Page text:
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Cooler Master Aero 7+ Plus Heatsink Review


Aero 7+ Features
Blower's newest design let the cooler able to blow towards the center of the heat sink.
More powerful blowers produce larger air pressure than traditional axial fans.
External fan speed adjustment on PCI and 3 1/2" bracket allows user to set the desire fan rpm (1900~3500) without opening up the chassis.
Aero 7 is for Socket A, 370, 462, 7 and It uses copper stacked fin design.
Multilingual Installation Guide included.
Aero 7+ is an improved version of Aero 7
Improved thumb-clip to avoid blocking with PSU or RAM modules
Available in 70 mm and 80 mm Aero fan versions

A Closer Look

The Aero 7+ Package

The package that the Aero 7+ arrived in was larger than I had expected. I had expected it to come in a package similar to the X-Dream, and X-Dream SE heat sinks did.

The Goodies

Included in the Aero 7+'s package was:
· Aero 7+ Heat sink
· Instructions (Multi-Language)
· 1x 3.5" Bracket
· 1x PCI Bracket
· 1x Packet of Thermal Compound
· 1x Controller Knob
· 4x Screws
· 1x CoolerMaster Case Badge

The base of the heat sink included a safety sticker to keep the base clean and unscratched. Some manufacturers don't do this, however every heat sink I have ever seen from Cooler Master has had this..

Safety Sticker

The base of the heat sink is very similar (if not identical) to that of the X-Dream SE heat sink, and as with the various models of the X-Dream, the Aero 7+ includes a much shorter mounting clip. Cooler Master doesn't have the best lapping process that I've ever seen, however they still do a good job. As you can see, it doesn't have the mirror effect most people go after when they lap a heat sink, but that doesn't mean it's not good. We'll see the base again and compare it to the base of a Swiftech MCX-462 in a moment.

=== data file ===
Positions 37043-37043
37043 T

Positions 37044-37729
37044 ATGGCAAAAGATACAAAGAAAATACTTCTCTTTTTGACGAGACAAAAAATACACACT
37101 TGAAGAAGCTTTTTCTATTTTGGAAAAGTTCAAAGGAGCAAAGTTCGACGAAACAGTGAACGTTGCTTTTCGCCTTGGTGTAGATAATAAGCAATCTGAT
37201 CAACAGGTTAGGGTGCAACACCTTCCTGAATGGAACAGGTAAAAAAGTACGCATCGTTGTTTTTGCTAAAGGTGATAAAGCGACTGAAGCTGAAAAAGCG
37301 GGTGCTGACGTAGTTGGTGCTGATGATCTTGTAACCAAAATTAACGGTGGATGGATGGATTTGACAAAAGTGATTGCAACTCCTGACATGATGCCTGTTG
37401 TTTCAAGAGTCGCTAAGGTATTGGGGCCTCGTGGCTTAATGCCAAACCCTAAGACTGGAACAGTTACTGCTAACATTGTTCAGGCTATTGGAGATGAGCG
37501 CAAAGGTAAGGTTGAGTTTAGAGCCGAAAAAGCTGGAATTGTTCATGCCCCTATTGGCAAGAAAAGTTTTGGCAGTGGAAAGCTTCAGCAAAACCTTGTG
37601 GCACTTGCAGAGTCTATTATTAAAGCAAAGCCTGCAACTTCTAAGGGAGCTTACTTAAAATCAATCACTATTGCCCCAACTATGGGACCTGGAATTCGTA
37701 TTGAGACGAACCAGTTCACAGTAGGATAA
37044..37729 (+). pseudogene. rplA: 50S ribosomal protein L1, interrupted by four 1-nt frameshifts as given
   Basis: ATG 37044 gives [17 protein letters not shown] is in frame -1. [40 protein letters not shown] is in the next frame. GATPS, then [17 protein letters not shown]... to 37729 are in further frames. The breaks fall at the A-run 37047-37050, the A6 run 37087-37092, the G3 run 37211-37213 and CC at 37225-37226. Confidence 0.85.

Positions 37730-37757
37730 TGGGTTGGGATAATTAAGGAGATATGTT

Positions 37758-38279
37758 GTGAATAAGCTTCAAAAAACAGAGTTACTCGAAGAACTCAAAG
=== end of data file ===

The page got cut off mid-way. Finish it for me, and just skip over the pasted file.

Not a mirror shine, but still a good lapping.

Like I said, the base is much similar to the base of the X-Dream SE, with the exception of the clip, which has been dramatically shortened. The heat sink base is made of all copper to help with the heat transfer off of the CPU.

Side View                                                            Top View

As I've already made mention, the clip of the Aero 7+ is dramatically shorter than the clip Cooler Master used in other heat sinks, this is important because the old clip, what I call the version one, could cause problems when mounting the heat sink inside a case, such as my Lian Li. As you see in the image, the version one clip pressed up against the PSU box, this made it almost impossible to install.

Version One Clip                                              Version Two Clip

So far we've just looked at the base of the Aero 7+, and now we'll look at the main part of the Aero 7+, the fan. Usually when we take a look at a heat sink, not to much time is spent on the fan, however the Aero 7+ is a different beast. The fan, known as a blower, is the most unique fan used on heat sinks.

  1. Introduction & Specifications
  2. Features & Closer Look
  3. Closer Look Continued
  4. Comparison
  5. Testing & Conclusion
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